Yet that is the beauty and poignancy of the Christian faith. The suffering and triumph—the pain and relief—the agony and the joy– all exist on the same exquisite plain. And while that is poetic and transcendent, it’s not easy. It’s so so hard. It’s why Peter (in our Gospel reading) could not accept that Jesus had to suffer. He’s the Messiah. He’s not supposed to suffer and die. He’s not supposed to carry the cross that he will then die on. For those of us raised in the church, or even near the church, we forget how truly crazy the idea of a crucified Messiah is. We know the end. The crucifixion is just what we have to get through to get to Easter.
However, what this psalm reminds us is that neither our lives nor our faith are linear. The moment we think we have suffered enough, the moment we think we have been through the rough patch and reached the other side, is the same moment when a fresh horror appears. It is tempting in such times to assume that God has abandoned us. It’s ok to feel that. What this psalm teaches us is what it is to praise God in the midst of the suffering. “Praise the Lord, you that fear him; stand in awe of him…and those who seek the Lord shall praise him.”
There have been many times when I have envisioned the grand and spectacular worship service we will have when this is all over. There will be lilies and poinsettias, there will be music. There will be praise and thanksgiving. And God willing, that will happen. But we can’t wait for that moment to rejoice. We cannot put our praise and worship on hold. You might be thinking, yeah, but we can’t be together inside the church. I get it. It’s hard to praise God without the people and the sacred space. It’s hard sitting in front of a computer. It’s not impossible.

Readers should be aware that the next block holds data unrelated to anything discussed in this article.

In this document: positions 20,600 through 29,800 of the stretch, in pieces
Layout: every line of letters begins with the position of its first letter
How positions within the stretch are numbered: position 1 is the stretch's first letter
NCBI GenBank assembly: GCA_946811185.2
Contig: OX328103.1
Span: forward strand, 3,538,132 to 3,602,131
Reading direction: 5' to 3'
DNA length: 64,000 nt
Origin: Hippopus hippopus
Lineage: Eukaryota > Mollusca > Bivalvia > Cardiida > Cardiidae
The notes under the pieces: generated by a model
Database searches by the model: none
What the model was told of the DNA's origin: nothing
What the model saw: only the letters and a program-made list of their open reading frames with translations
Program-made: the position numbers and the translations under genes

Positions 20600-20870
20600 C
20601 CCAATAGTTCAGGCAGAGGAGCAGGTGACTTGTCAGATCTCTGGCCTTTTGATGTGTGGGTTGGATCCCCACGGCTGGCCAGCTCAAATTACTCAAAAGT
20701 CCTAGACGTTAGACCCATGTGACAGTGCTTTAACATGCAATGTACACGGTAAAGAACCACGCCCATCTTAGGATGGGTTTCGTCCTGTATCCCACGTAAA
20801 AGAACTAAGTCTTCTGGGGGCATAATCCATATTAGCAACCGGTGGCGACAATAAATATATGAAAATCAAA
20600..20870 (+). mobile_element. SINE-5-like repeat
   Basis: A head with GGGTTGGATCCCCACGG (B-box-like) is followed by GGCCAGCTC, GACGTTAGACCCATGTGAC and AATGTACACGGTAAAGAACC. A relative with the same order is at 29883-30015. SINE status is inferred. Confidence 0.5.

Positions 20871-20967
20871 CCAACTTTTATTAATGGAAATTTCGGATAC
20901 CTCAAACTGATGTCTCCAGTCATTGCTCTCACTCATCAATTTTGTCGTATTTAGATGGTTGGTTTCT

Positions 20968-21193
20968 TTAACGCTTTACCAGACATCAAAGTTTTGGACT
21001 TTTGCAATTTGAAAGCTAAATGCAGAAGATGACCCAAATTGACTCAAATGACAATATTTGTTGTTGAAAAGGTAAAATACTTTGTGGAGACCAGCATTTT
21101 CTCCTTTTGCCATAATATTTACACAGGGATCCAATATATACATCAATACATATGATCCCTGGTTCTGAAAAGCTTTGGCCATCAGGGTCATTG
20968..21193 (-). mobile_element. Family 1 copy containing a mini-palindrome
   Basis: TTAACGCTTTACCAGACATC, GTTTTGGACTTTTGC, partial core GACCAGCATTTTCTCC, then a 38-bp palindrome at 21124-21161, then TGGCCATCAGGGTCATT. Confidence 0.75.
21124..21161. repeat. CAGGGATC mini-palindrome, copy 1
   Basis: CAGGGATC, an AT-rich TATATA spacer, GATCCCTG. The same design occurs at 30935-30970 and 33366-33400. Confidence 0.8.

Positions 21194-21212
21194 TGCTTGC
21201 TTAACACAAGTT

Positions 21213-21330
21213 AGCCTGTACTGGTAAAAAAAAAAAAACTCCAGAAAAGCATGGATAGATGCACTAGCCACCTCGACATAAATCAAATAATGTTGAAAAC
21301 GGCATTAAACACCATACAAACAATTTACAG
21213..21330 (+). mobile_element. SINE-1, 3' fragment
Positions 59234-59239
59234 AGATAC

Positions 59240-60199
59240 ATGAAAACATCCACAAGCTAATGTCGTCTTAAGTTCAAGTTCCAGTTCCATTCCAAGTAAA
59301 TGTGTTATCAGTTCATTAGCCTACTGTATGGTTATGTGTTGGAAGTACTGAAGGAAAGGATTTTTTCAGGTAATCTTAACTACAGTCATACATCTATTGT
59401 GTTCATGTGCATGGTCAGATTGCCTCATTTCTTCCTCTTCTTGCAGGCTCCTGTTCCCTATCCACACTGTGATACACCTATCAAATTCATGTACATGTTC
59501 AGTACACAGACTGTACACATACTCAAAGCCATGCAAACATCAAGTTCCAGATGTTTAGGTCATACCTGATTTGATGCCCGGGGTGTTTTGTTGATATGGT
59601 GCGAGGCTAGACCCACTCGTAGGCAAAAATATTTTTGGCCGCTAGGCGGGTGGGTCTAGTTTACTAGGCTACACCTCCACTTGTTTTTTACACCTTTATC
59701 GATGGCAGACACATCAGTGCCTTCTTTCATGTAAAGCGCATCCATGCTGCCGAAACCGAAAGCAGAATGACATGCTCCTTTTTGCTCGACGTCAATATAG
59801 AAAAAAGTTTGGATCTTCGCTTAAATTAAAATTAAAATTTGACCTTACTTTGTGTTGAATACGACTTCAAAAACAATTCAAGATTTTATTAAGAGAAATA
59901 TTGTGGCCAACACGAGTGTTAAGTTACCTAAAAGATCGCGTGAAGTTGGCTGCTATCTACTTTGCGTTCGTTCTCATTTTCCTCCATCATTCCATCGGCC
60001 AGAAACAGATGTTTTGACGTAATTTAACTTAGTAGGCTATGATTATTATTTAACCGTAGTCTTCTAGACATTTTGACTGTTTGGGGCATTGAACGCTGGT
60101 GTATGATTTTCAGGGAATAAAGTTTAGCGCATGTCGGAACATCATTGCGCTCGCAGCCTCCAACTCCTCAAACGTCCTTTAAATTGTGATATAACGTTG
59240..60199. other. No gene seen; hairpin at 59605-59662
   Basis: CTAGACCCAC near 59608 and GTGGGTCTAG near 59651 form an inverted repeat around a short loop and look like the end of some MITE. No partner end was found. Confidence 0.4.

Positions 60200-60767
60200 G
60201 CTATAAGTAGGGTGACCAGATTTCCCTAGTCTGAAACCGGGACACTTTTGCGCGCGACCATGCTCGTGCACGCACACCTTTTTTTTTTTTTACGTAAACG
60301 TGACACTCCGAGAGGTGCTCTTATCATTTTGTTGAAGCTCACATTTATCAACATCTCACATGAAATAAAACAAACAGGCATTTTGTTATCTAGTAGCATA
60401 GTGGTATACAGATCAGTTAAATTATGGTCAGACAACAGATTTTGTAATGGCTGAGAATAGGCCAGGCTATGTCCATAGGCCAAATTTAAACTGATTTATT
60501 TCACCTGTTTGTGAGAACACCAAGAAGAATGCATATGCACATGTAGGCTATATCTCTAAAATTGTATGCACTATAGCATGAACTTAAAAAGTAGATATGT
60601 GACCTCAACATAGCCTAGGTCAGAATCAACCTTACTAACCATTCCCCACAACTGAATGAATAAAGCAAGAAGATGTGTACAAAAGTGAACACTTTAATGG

People have praised God under much more difficult circumstances. People have praised God in underground churches under the threat of persecution. Enslaved people praised God even when their identity as children of God was denied. We can do it. We don’t do it because things are going swimmingly, we do it because we have a God who continues to love us. We have a God who understands what it is to suffer and feel abandoned. We have a God who created us and longs to redeem us.
And I have seen you all do it. I have seen you show up outside on a freezing day to pray and receive ashes in a baggy. I have seen some of you log on to facebook in the evening, the morning, anytime you can to participate in worship. I have seen you continue with zoom Bible study. I have seen you drop off food for the hungry. I have seen you come and pick up communion to deliver to your friends and family. We can do it. We are doing it.
We will find a way to do it on Palm Sunday and Easter, even if the weather doesn’t cooperate, even if we are not allowed to worship inside, we will find a way. Because that is what we do as Christians. We praise God. We worship God. We do it even when we don’t necessarily feel the words we are saying. We might find that in saying the words or just hearing the words, that they inspire us to praise more, to find more ways to pray and worship—with action as well as words. We have found ways to do it and with your help, we will find more.